So often the story is the same: Meteorologist predicts foot of snow. Audience plans for snow day. Last-minute change to storm track means only two inches falls. Public bitterly complains.
“A massive WELL DONE,” one man declared to AccuWeather, where I work as a meteorologist and blogger, “for your incredibly BAD forecast for today’s weather.”
“Isn’t Accuweather located in State College? How is it possible they got the forecast wrong? #3inchesmyass #blizzard,” read a tweet from one Pennsylvania man.
And of course there are the calls for meteorologists to be fired for incorrect forecasts, including “every meteorologist” in Portland, Phoenix, Oklahoma City, Alabama, the New York Metro area, Houston, Orlando, Augusta, Seattle, Knoxville, Spokane, El Paso and Baltimore, to name a few.
I’m always amazed at the vitriolic comments aimed at forecasters when a storm underperforms. (I know there are a lot of snow lovers out there, and I’m one of them. But you wanted a storm to dump a ton of snow on your city, shutting it down, making roads impassable and potentially killing or hurting people?) Even before the storm happens, people seem to have made up their minds that we are going to be wrong. “I’m beginning to think it isn’t going to snow at all, since they are so sure,” one reader commented on a forecast on our site. Wrote another: “Maybe 3-6 inches. 99% of the time they are always wrong. This only helps the supermarkets and hardware stores.”
The accusation that we meteorologists have some kind of agenda, whether it’s increasing sales of shovels or something more political, when forecasting high-impact storms happens more than you might think. “They’re beginning to use their hyperbolic terminology, so it’ll probably be a wimp storm,” one reader wrote. “I think the more fear they can ‘wolf’ up the more money they can get in their budget next year to hype ‘Global Warming’ and/or ‘Climate Change,’ which conjures up more fear and more money.”
Lest you think that our critics are all anonymous crazies online, consider New England Patriots coach Bill Belichick’s comments on meteorologists in 2014: “If I did my job the way they do theirs, I’d be here about a week. Based on the forecasts we’ve gotten so far this year, none of them have been close to what game conditions were. There was 100 percent chance of rain last week, and the only water I saw was on the Gatorade table. . . . They’re almost always wrong.” Even William Shatner wasn’t above dumping on a local meteorologist during a Twitter exchange last week, responding to him with, “So says the weather guy, whose predictions on what I would say are as wrong as his forecast…”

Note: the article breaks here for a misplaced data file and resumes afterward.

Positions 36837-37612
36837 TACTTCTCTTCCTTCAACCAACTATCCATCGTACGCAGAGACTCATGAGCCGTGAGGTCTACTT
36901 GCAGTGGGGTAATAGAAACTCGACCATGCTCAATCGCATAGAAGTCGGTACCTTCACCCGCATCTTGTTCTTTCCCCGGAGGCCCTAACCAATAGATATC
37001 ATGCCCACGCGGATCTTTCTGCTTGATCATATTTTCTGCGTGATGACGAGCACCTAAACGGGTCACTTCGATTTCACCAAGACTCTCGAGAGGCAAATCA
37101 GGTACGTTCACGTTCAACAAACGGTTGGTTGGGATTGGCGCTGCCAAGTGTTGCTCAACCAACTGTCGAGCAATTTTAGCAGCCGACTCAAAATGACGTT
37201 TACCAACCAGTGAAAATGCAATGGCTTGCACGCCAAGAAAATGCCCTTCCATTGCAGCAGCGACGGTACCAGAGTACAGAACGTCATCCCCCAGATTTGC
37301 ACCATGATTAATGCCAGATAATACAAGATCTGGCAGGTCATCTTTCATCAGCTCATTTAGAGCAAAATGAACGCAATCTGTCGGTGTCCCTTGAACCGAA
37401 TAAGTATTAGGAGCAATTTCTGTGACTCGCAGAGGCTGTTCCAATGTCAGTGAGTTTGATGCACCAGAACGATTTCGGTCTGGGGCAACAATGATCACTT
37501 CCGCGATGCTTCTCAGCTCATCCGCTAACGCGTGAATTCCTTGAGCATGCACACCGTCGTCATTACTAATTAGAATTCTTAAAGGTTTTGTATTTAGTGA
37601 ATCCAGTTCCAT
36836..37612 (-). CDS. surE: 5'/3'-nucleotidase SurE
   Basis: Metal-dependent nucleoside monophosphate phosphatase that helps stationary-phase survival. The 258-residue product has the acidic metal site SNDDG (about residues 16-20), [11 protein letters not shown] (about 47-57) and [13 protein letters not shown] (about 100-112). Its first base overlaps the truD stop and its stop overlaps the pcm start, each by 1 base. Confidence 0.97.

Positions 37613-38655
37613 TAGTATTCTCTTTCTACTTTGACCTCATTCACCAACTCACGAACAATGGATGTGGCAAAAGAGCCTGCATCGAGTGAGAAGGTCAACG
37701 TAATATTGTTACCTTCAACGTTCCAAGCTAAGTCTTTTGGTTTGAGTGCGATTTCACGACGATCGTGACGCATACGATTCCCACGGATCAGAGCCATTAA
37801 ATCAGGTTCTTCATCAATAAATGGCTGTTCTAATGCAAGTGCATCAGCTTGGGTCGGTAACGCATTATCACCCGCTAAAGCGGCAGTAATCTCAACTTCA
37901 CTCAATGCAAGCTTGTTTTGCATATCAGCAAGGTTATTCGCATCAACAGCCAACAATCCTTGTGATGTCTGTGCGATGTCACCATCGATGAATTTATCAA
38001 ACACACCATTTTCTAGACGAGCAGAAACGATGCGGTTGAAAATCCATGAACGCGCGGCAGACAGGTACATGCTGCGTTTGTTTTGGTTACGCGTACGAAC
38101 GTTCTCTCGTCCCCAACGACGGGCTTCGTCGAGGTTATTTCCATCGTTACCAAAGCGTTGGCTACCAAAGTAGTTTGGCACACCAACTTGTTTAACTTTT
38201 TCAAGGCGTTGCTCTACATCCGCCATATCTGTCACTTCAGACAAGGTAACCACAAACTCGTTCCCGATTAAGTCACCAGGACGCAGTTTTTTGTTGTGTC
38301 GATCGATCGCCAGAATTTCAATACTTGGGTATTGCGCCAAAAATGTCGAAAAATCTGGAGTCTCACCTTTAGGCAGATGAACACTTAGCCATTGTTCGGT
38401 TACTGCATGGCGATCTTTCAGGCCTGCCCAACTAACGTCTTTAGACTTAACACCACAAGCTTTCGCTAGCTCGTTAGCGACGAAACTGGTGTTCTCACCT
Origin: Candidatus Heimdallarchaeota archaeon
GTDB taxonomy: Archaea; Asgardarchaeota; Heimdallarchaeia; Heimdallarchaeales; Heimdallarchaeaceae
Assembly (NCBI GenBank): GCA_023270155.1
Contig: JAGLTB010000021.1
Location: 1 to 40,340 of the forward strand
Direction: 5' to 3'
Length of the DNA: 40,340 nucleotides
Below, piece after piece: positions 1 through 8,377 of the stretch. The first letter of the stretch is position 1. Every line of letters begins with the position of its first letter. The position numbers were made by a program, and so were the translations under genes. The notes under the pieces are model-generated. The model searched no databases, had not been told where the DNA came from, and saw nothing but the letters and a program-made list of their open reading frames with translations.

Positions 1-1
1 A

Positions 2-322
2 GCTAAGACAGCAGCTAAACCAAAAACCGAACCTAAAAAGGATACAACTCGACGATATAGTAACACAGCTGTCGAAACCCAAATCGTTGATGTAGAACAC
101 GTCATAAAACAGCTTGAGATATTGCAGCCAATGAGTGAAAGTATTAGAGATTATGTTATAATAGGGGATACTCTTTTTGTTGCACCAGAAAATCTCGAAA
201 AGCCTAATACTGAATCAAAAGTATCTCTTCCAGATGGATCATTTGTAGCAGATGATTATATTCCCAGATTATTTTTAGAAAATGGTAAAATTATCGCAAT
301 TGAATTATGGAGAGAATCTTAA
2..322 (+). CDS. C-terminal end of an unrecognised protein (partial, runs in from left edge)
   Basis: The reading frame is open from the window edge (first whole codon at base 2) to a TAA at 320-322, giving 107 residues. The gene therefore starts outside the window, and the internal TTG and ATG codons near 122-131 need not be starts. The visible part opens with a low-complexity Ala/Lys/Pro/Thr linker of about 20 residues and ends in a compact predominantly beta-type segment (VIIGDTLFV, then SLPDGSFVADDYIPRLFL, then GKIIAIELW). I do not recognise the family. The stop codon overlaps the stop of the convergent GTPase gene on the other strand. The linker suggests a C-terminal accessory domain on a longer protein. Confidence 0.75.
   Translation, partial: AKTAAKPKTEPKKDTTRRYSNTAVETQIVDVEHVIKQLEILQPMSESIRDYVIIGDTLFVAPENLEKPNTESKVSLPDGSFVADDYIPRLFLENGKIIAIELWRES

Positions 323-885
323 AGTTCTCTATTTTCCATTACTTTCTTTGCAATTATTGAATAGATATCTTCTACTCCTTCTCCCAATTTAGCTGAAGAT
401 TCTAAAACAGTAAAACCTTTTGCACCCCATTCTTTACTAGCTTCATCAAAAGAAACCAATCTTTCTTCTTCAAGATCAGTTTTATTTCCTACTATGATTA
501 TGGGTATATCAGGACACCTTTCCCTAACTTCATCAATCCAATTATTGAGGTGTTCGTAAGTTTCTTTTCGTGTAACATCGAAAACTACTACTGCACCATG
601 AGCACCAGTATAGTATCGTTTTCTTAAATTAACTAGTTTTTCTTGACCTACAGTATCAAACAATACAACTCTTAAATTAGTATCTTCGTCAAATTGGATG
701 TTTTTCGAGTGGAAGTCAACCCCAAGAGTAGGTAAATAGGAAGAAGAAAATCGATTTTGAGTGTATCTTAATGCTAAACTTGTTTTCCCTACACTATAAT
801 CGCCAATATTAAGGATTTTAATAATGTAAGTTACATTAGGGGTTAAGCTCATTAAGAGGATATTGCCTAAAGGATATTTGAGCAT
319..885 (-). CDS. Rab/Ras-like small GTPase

These negative comments from the public aren’t something we have much time to dwell on. When a big storm is predicted, we eat, drink and breathe data. We wait on pins and needles until the next computer model run comes out. We anxiously pour over ensemble model data that will provide us with fresh forecast guidance to fine tune our predictions. We have heated debates about the right call for various cities. We take call after call and question after question on social media, trying to give the public the best knowledge we have at the time.
The key words there are “at the time.” What we always try to stress is that things change in the field of weather prediction. The weather doesn’t always behave in expected ways. Even with all of the data and knowledge we have at our fingertips, Mother Nature always gets the final word. The atmosphere is still an untamed beast, and meteorologists do the best job they can — just not a perfect one yet.
When we get something wrong, we have to answer to our superiors, who of course want an explanation of what happened. (Also, no, no one gets fired, and that is a ridiculous thing to suggest. We are, after all, trying to predict the future here.) Most of all, we want to know what happened. Was something missed? Was something misinterpreted? Could we have communicated the uncertainty in a different way? Oftentimes we have family or friends in the paths of the storms we forecast, so on top of pressure from the public, there’s personal pressure to get it right. We are held to a nearly impossible standard of perfection to forecast something we ultimately have no control over. It takes an extremely driven and passionate personality to succeed under the pressure we feel day after day, from everyone around us.
And we are getting better. The best weather forecasts in the world are made here in the United States, and we’re proud of the high quality and accuracy we’ve achieved, accuracy that was only dreamed of 20 years ago. According to data from the National Weather Service, one-day temperature forecasts are now generally accurate within just a few degrees.
The next time your local meteorologist calls for blue skies and you wake up to thunderclouds, please think twice before posting your irritation online. Try to remember that as much as you might be upset with us, we are one thousand times more upset with ourselves.